Not All Dreamers Have Their Heads in the Clouds

As long as I can remember, my life has been peppered with the notion of following your dreams. I am lucky enough to have parents who have been with me every step of the way, supporting me and following me where my heart has propelled me. My dreams have shifted carelessly at times, and they have also moved me in directions that have changed my life for the better. One of the best things about having and pursuing dreams is that they give you purpose, and that has been the unifying theme for the different paths my life has gone through in my short 21 years. I have shaped my identity around my dreams, and I’ve allowed my ambitions to define almost every part of my being. Thankfully, the pieces of my changing heart eventually formed into a mosaic splattered with bright colors and plastered in a harmonious pattern.

When I was in fourth grade, I stood in front of my class and belted out “My Favorite Things” from The Sound of Music. The rest of the parents complimented my mom, saying how great of a singer her little girl was. She beamed with pride, despite her fervent desire for me to become an athlete, and supported my desires to pursue as many musical experiences as possible. As I moved on from fifth grade honor’s choir to the hallways of my middle school and high school, I became a “music kid,” spending most of my time in the choir room, on stage in musicals, and playing jazz music on my trombone. I found community in the music world, and formed friendships that are still in my life today. On show nights, I blasted music and danced around the dressing room, rejoicing that I had a place that I could truly be myself. After performing jazz, one of my favorite genres, to masses of people, I marveled at the talent and drive of my peers sitting next to me. Music has been instrumental in my growth as an individual, and it has given me a way to connect with people and the world on a broader level.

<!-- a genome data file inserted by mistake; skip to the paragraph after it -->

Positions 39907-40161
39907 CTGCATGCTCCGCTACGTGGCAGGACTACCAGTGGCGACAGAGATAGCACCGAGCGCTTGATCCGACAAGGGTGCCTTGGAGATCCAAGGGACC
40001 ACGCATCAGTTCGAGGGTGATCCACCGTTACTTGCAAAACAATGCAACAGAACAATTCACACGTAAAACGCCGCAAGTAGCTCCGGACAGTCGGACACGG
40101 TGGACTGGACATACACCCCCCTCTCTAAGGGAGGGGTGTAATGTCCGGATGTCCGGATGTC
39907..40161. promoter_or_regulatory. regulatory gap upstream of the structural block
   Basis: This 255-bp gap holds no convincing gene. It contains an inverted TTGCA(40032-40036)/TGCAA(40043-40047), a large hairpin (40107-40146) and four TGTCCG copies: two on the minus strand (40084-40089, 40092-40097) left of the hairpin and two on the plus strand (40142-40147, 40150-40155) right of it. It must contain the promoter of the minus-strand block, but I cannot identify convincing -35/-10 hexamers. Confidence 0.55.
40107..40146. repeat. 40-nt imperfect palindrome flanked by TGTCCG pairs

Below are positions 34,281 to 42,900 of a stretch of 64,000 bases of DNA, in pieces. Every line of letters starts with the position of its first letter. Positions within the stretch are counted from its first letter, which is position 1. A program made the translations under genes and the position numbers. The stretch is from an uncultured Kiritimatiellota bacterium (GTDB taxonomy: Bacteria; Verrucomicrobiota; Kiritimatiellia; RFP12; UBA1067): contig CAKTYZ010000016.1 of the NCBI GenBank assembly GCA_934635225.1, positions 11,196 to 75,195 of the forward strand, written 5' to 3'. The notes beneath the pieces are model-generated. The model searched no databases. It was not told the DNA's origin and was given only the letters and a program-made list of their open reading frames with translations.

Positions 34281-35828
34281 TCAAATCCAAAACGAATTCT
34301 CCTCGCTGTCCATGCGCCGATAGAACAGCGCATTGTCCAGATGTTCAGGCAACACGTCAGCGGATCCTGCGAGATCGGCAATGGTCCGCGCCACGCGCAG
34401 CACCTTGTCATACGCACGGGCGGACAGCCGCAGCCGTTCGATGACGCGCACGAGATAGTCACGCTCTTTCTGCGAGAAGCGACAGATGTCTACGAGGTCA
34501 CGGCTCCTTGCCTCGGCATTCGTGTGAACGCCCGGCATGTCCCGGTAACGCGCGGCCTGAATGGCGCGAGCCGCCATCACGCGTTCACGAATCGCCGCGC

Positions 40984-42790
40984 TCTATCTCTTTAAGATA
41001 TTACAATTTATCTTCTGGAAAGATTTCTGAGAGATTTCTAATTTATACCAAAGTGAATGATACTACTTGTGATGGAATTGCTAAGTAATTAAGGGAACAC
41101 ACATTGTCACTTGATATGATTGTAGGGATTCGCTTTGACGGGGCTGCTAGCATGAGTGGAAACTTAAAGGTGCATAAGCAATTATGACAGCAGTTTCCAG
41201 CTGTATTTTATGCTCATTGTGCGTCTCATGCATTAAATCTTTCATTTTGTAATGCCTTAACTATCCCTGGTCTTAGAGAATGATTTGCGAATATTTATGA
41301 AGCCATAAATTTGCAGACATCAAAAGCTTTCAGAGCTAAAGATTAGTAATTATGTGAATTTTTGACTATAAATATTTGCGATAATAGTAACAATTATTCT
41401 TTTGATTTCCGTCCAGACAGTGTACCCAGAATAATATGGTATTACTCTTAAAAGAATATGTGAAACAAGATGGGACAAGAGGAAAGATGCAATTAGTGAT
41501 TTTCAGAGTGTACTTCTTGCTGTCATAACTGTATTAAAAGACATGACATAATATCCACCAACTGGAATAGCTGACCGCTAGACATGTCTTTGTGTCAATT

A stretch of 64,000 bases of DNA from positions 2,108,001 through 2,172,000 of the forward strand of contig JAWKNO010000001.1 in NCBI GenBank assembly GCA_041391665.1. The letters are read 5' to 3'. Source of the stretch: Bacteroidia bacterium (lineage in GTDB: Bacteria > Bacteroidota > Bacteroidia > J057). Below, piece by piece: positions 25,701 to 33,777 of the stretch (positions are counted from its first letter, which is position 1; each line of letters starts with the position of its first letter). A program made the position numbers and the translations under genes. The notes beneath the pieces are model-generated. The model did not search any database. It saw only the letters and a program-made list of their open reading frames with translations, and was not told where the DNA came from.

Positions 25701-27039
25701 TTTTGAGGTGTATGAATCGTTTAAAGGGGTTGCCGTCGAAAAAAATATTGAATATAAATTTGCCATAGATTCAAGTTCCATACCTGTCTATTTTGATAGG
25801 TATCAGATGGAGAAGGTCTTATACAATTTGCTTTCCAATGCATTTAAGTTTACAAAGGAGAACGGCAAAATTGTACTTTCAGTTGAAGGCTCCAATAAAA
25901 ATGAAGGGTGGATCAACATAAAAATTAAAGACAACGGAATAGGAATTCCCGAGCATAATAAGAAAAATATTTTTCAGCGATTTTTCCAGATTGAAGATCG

When it finally came time for me to head off to college, I was antsy about picking a major, not considering the fact that it is perfectly normal to go into university without a set plan (I was only 17, for pete’s sake!). Music was the center of my universe for the bulk of my life, so I auditioned for the Choral Education program at the University of WI-Eau Claire, Wisconsin’s “singing university.” I got into the program, and looked forward to pursuing my dream of becoming a teacher. I always knew I wanted to help people, so this path that stitched together my biggest passions seemed like the perfect choice.

As the year dragged on, though, I found myself pulled in a different direction. I was lucky enough to be a student helper in the Special Education classrooms my senior year, and spending time with my peers ignited a purpose in me that trumped even my love of music. With the whole-hearted encouragement of my teacher and friends, I decided to pursue a new dream, and become a Special Educator. What better way to put my giving heart to work? For the first three years of college, I pursued this dream with passion and vigor, but when I finally made it into the competitive program my junior year, a piece of the puzzle was missing. I knew that in order to be happy, working with individuals with disabilities would always be an integral part of my life, but my former drive to become an educator faded. I wasn’t being creatively fulfilled, and I didn’t believe that I could advocate for my students as fully as they deserved in a classroom setting. After a lot of soul searching, tear-filled phone calls with my mom, and a deep observation of my identity, I decided to pursue one of the ultimate “dreamer dreams ” – becoming a writer.